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Ascent of Ruby Mountain on 2011-08-07

Climber: Eric Noel

Others in Party:Ken Russell
Date:Sunday, August 7, 2011
Ascent Type:Successful Summit Attained
    Motorized Transport to Trailhead:Car
Peak:Ruby Mountain
    Location:USA-Washington
    Elevation:7408 ft / 2257 m

Ascent Trip Report

We elected to do this as a backpack since we are fairly conservative in our approach to trip planning. This meant getting an NCNP permit. We picked up a permit for the Ruby Mtn off-trail zone which requires that one camp a certain distance and mileage away from the trail and camps. In theory this places one at a camp above 5000'. In practice the camping on Ruby is lousy with limited flat areas and somewhat scarce water. One could try to dayhike this but it is long and might be too long if you lose the abandoned trail. Or backpack it from Fourth of July Pass camp, permits for that may be more scarce than for the off-trail zone and as always NCNP permits are not reservable.

We hiked the forested, not so viewariffic hike to Fourth of July Pass. The pass goes on forever. We saw our last running water from a modest creek at 3100'. Then the abandoned trail was located fairly easily on the E side of the pass. At first the tread is good and we passed a pond on the L that might offer serviceable but illegal camping. We continued on and lost the trail at 3900'. Others have lost it here. It makes a switchback and is hard to discern among windfall and we mistakenly followed flagging straight ahead. We didn't pick it up and just thrashed uphill in search of a campsite. We camped at 4200 near an unexpected creek we found. Not a great site but it worked. All of the sudden, six guys came walking past us about 200' away. They told us they had been able to the summit and were hiking the trail down. Doh. But that was a great stroke of luck as it set us back on the trail and who knows if we would have been able to follow it otherwise.

After a restless night marred by Sante Fe Chicken flavored expulsions, we headed off in the morning. Ken lead the way the whole way and he did a great job of following the trail. In places it is quite faint or gone and you just have to pick it up twenty feet later but for the most part it always reappears. It took us a while as we often had to sniff out the trail or clamber over deadfall. After a while it switched back onto the W side of the ridge around perhaps 5500'. We continued on here and there and now the spectacular views began to open open. The morning clouds melted into a sky of blue and a sea of peaks. We continued up the trail until 6600' where the trees sort of ended and we faced a talus slope with the final ridgeline in sight. Here we lost the trail at 6600' and just headed up an easy alpine grass area with a sprinkling of talus. Once upon the ridge it was just an easy walkup to the true summit. Current conditions involve no required snow travel although there were a few patches up high and a lingering cornice on the ridge. Fantastic views from the summit.

Our descent route was the same. We managed to stick to the trail basically and it was a lot of sidehilling and descent but we got to camp soon enough. From there we were able to follow the trail and we discovered where we had lost it on the up. The rest of the trip was relatively uneventful except to say that it is a long way down and we were both tired and footsore by the end. I was glad Ken drove because I zonked out.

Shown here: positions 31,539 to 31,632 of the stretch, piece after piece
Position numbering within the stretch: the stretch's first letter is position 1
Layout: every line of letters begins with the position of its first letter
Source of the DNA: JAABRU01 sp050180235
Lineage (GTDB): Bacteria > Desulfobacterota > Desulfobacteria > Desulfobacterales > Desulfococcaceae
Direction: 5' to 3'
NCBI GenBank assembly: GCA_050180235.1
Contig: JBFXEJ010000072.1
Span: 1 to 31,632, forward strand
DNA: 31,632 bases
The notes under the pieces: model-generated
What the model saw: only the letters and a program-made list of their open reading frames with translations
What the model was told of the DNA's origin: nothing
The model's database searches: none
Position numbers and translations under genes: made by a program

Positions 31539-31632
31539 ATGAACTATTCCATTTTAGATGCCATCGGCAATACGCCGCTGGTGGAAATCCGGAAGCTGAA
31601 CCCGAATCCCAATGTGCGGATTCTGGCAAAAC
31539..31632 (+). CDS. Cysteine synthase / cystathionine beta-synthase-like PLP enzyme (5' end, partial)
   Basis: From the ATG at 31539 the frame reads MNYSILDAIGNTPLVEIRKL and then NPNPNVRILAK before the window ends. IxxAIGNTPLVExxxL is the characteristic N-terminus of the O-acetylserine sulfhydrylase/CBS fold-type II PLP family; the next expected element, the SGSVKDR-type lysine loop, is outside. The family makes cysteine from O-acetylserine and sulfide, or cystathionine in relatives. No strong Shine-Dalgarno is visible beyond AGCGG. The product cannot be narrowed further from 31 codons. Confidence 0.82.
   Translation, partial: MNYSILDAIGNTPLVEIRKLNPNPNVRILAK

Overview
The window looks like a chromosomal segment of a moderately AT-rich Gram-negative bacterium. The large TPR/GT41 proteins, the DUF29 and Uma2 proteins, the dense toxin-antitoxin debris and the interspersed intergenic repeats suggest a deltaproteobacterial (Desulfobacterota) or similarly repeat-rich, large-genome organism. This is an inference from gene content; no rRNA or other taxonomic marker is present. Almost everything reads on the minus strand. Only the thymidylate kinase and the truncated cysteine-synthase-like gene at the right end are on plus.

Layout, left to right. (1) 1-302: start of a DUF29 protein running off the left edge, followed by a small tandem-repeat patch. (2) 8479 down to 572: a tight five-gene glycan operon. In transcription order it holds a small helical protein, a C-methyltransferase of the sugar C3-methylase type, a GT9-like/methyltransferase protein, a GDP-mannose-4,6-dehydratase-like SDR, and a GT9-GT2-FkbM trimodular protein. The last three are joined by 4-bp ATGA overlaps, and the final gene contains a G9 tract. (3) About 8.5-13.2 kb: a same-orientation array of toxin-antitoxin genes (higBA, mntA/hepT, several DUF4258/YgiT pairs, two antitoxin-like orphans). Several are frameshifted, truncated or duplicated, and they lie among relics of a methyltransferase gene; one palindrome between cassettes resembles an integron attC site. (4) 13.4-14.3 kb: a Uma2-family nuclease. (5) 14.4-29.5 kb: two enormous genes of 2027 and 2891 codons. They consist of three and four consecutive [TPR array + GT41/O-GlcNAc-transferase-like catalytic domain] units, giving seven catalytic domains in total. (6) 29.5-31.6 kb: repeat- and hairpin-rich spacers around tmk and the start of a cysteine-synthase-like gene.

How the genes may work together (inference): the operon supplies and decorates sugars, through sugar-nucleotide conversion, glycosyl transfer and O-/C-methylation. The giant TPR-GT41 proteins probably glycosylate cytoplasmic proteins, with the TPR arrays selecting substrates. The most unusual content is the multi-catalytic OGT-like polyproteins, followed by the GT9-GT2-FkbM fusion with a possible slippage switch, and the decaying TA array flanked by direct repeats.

I can imagine a fit climber could dayhike this peak but it would be a full day especially when you consider the drive. If you can stick to the trail the hike is reasonable; if not then you get into some bushwhacking and that would be quite long. Backpacking requires a campsite. Fourth of July is reasonable but the off-trail camping is lame. The pond just after the start of the abandoned trail might be serviceable but is not far enough away to fulfill the NCNP's camping standards. It's doubful though that you would get busted. Water could pose challenges in certain parts of the year and we saw no running water above our campsite at 4200'. The summit is open, pretty and in a spectacular setting but the route stays in the forest too long and the slow log hopping and sidehilling nature of the abandoned trail make this a solid hike in my book rather than a highly recommended option.
Summary Total Data
    Elevation Gain:6588 ft / 2007 m
    Elevation Loss:6588 ft / 2007 m
    Distance:20 mi / 32.2 km
    Grade/Class:Class 2 Brush
    Quality:6 (on a subjective 1-10 scale)
    Route Conditions:
Maintained Trail, Unmaintained Trail, Open Country, Bushwhack
    Gear Used:
Ski Poles, Tent Camp
    Nights Spent:1 nights away from roads
    Weather:Hot, Calm, Clear
Early Clouds Turning to Blue Skies
Ascent Statistics
    Elevation Gain:6438 ft / 1962 m
    Extra Loss:250 ft / 76 m
    Distance:10 mi / 16.1 km
    Route:Fourth of July Pass Abandoned Trail
    Trailhead:Thunder Creek TH  1220 ft / 371 m
Descent Statistics
    Elevation Loss:6338 ft / 1931 m
    Extra Gain:150 ft / 45 m
    Distance:10 mi / 16.1 km
    Route:Fourth of July Pass Abandoned Trail
    Trailhead:Thunder Creek TH  1220 ft / 371 m



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